I am definitely in the AR+9mm camp, mostly because the military experience made me fanatical about weight shaving. There's a good reason that so many vets have bad knees and chronic back pain, and the culprit is the Good Idea Fairy.

      This goes back to your excellent discussion on "Do you have your load carrying equipment figured out?". I think a lot of people haven't actually tried to walk a mile or two humping their full battle rattle. If you can, go on a multi-day 15+ mile trek with everything (or use weight equivalents if you can't legally carry your arms and ammo). Money says something in your kit will get jettisoned before the next outing, and a second firearm is on the short list.

    14. 3rd Man -

      Not worried about the 1/9 twist, just would do it differently today.

      A handgun is exceedingly practical for everything up to and including strapping on the Rambo gear. I had a part in the post originally about how if I was artificially limited to only one firearm, it would have to be a concealable handgun. The gun you have with you sort of deal...you get some of that in the 'Really Minimal Firearms Battery' discussion - concealable handgun + AR.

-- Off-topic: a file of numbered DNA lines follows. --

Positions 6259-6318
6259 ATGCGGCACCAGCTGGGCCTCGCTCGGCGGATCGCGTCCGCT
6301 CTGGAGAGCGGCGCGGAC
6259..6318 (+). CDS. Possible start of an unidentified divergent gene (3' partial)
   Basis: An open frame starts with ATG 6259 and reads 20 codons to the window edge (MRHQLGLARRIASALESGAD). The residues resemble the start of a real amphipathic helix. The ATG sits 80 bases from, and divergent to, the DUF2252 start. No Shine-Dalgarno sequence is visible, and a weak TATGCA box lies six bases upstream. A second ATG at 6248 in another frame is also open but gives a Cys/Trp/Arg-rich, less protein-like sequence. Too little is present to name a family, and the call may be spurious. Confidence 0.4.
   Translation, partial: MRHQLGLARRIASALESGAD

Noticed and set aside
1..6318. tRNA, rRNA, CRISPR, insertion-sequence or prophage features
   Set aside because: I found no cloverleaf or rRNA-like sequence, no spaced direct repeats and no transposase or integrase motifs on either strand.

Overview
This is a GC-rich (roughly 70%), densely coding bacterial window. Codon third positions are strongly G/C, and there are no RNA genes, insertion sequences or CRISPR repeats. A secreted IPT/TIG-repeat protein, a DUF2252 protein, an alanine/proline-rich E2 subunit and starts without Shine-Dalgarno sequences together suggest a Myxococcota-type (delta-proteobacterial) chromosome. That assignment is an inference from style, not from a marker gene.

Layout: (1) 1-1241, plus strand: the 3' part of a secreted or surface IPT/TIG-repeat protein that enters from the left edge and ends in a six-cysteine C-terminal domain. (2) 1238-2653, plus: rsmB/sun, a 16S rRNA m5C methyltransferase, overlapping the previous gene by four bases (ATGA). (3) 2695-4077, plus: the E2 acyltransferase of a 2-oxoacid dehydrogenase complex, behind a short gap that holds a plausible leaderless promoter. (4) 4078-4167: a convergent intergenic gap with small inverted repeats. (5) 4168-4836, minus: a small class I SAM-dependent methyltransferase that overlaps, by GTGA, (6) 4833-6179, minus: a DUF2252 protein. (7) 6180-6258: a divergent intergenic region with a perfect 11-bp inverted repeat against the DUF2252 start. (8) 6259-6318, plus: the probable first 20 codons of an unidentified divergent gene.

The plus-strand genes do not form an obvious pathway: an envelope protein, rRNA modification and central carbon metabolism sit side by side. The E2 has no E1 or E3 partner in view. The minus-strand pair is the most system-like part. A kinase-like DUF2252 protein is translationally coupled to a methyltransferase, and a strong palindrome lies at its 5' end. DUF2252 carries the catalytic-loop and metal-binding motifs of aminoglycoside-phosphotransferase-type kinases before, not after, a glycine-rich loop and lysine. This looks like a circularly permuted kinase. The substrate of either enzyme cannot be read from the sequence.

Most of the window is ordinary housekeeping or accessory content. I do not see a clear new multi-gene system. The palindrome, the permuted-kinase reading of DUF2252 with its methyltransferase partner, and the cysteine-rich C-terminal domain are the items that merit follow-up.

It's been a while since I've read Selco, but if I remember right, he recommends having handguns and AKs around - and, were this Serbia, I'd recommend an AK versus an AR, too.

      And, insurgency is one reason you'd want ARs and some combat kit around (see: 2nd Amendment). Wide scale collapse and lawlessness of any kind is going to have you reaching for an AR and some level of support gear, even if it's just for peace of mind running security.

    15. 032125 -

      No worries, brother. We're in agreement. If I couldn't find a place/weight on my battle rattle for a handgun, I wouldn't sweat it too much.

  3. Pistols are an interesting discussion. For a genuine one pistol solution something between a G 26 and G19 size (or equivalent M&P/ XD) is the zone of possible utility. I think the Shield has a real role here because it has enough barrel to shoot but is thin enough to conceal better than the fat shrunken down service pistols. Then again it is a single stack if that concerns you. For a genuine 1 handgun solution I would suck it up and pack the Glock 19 everywhere. Though the compact M&P which is IIRC slightly smaller than the G19 could be an excellent option here.